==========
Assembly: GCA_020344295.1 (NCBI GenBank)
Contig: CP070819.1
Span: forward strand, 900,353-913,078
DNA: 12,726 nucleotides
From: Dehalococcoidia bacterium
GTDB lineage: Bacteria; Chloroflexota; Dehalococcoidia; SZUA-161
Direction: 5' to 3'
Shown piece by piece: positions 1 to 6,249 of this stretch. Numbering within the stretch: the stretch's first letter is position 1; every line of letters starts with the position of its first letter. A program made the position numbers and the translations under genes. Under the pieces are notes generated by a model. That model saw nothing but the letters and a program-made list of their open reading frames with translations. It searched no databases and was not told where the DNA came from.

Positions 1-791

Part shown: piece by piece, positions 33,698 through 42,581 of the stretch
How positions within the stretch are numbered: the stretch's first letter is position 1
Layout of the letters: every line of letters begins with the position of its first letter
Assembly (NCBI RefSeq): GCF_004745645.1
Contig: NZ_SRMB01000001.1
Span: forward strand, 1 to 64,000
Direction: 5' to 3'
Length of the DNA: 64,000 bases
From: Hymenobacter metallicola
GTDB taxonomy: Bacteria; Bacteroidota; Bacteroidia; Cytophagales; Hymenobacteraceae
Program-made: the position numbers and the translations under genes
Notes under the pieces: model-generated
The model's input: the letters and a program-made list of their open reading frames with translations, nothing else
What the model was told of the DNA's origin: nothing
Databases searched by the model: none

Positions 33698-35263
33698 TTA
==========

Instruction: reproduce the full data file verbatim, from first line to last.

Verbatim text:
Assembly: GCA_020344295.1 (NCBI GenBank)
Contig: CP070819.1
Span: forward strand, 900,353-913,078
DNA: 12,726 nucleotides
From: Dehalococcoidia bacterium
GTDB lineage: Bacteria; Chloroflexota; Dehalococcoidia; SZUA-161
Direction: 5' to 3'
Shown piece by piece: positions 1 to 6,249 of this stretch. Numbering within the stretch: the stretch's first letter is position 1; every line of letters starts with the position of its first letter. A program made the position numbers and the translations under genes. Under the pieces are notes generated by a model. That model saw nothing but the letters and a program-made list of their open reading frames with translations. It searched no databases and was not told where the DNA came from.

Positions 1-791

Part shown: piece by piece, positions 33,698 through 42,581 of the stretch
How positions within the stretch are numbered: the stretch's first letter is position 1
Layout of the letters: every line of letters begins with the position of its first letter
Assembly (NCBI RefSeq): GCF_004745645.1
Contig: NZ_SRMB01000001.1
Span: forward strand, 1 to 64,000
Direction: 5' to 3'
Length of the DNA: 64,000 bases
From: Hymenobacter metallicola
GTDB taxonomy: Bacteria; Bacteroidota; Bacteroidia; Cytophagales; Hymenobacteraceae
Program-made: the position numbers and the translations under genes
Notes under the pieces: model-generated
The model's input: the letters and a program-made list of their open reading frames with translations, nothing else
What the model was told of the DNA's origin: nothing
Databases searched by the model: none

Positions 33698-35263
33698 TTA